Well how about the frequency storm? This has always been an option in HEC-HMS:

Essentially the frequency storm builds the intensity associated with every duration into a single, hypothetical storm event. Because it includes a whole range of critical durations, it can provide more comprehensive results and give you a good idea of where to focus your efforts.

Some rainfall patterns are based on actual, observed events, with patterns that you might expect to see; the frequency storm, however, is purely hypothetical. There never yet has been a single, 7-day storm, for example that included the highest 1-minute intensity, the highest 1-hour intensity, and the highest 24-hour intensity, all in the same event. In essence, a 100-year frequency storm has a much less frequent recurrence interval than 100 years if you assess it in terms of the overall damage or flood risk within a catchment.

I have developed a spreadsheet that takes IFD data straight from the BoM interface and converts it into a frequency storm that can be entered as a rain-on-grid hydrological boundary condition in HEC-RAS or other hydraulic models.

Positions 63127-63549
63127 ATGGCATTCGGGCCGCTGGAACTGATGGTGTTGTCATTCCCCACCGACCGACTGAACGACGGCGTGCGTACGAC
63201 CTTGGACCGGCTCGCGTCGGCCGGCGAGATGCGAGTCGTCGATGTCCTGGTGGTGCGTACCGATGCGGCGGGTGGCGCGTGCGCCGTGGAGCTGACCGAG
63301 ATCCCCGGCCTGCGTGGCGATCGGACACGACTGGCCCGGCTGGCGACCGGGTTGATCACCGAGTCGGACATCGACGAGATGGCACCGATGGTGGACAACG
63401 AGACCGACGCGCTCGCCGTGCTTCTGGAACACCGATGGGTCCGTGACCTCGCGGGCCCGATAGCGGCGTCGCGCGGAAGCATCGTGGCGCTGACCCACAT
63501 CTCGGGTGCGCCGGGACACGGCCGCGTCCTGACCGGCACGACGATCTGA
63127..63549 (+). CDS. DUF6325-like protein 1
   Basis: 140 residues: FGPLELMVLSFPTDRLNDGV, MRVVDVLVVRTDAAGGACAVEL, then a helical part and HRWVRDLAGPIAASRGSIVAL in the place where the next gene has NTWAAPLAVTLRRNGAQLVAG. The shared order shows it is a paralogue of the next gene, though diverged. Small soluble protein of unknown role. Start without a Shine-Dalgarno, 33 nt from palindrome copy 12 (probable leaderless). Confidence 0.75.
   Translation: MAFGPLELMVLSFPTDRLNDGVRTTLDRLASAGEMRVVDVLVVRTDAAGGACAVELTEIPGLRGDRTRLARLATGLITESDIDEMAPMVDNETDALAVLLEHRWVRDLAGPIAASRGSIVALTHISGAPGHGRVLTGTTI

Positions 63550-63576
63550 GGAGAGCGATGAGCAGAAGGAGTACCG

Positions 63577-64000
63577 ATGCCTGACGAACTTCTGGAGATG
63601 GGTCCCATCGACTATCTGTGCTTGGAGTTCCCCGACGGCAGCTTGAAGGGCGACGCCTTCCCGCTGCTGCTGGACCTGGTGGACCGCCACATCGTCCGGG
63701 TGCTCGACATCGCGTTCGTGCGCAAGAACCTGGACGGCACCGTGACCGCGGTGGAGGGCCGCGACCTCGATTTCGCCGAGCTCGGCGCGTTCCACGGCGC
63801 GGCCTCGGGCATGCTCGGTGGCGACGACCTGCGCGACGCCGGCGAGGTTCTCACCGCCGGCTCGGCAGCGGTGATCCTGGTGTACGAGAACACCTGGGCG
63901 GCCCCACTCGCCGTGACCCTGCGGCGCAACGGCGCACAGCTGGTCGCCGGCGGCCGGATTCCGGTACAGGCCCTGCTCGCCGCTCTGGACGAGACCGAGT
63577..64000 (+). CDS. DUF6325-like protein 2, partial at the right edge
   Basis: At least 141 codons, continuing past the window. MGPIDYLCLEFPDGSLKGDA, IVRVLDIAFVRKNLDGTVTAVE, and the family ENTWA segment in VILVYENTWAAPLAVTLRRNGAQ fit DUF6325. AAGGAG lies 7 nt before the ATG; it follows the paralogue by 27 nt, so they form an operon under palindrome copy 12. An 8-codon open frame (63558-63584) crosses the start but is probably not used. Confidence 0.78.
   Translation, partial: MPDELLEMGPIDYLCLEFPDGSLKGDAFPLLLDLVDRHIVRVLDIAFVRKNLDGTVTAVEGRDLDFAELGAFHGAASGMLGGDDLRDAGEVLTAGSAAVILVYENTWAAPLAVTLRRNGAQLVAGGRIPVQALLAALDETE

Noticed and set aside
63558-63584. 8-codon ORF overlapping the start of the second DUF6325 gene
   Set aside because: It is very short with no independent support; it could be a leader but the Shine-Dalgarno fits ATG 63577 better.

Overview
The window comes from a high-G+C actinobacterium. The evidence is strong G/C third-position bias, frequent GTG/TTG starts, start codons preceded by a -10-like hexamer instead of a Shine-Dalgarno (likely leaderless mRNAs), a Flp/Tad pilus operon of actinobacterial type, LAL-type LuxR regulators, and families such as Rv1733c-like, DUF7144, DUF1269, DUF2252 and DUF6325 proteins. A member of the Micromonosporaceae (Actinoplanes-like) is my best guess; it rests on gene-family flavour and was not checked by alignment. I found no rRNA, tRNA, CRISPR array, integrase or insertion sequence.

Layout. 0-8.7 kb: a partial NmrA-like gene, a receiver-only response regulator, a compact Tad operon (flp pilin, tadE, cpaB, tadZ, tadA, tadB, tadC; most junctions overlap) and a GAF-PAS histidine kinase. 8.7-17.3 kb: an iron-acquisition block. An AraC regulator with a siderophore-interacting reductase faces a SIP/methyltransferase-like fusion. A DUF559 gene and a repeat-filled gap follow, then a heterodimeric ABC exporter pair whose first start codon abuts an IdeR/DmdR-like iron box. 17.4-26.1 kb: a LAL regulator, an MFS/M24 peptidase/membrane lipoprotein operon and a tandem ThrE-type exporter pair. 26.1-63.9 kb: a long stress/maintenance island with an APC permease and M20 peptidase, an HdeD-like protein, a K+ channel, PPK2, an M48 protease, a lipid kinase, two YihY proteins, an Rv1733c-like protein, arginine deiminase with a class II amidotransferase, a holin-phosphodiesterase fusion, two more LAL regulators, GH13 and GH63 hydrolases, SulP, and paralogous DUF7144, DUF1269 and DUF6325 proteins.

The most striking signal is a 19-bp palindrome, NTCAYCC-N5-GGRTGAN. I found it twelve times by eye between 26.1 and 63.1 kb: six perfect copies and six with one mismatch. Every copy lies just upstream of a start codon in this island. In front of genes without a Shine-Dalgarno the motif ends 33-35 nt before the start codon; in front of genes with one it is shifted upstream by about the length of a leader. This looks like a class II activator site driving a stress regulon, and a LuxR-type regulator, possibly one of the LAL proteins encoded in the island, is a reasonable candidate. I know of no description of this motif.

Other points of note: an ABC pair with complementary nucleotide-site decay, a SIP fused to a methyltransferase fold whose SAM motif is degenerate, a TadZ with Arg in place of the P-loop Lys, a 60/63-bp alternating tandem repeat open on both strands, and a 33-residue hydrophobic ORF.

If you would like a copy, please contact me via e-mail and I will send you a download link.

Frequency Storm Generator

Here are some screen shots along with the procedure for generating the storm:

Step 1. Go to BoM IFD system

Step 2. Enter coordinates (best to check a few points within your catchment to get a feel for the overall variation across the catchment)

The program should generate some graphical IFD curves that can be displayed in terms of intensity (top figure) or depth (bottom figure):


Step 3. Select “Table” tab and make sure units are set to depth in mm (not intensity in mm/hr)

Step 4. Copy from BoM IFD table as shown below

Step 5. Paste values into spreadsheet:

Step 6. Enter loss rates:

The spreadsheet generates tabular and graphical results for the frequency storm

[The drop just before the peak is a glitch in the BoM script; I have left it in the spreadsheet to remain functional when the glitch is corrected.]

Step 7. Copy and paste the table from the spreadsheet with or without losses as appropriate.

Step 8. Assuming you already have a HEC-RAS model with a 2D flow area covering your catchment extents, paste values into precipitation time series.

Keep in mind that this is not a substitute for detailed hydrological analyses as described in ARR 2016, but rather a bookend to show you upper limits and find the features that need further assessment. The spreadsheet includes the ability to enter loss rates, but if it holds up to a frequency storm without losses or areal reduction, you can be reasonably confident that it will handle any temporal storm pattern that ARR will throw at you.

As always for rain-on-grid models, watch out for artificial storage in your system caused by bad terrain data! And remember calibration is key!

Krey Price
Surface Water Solutions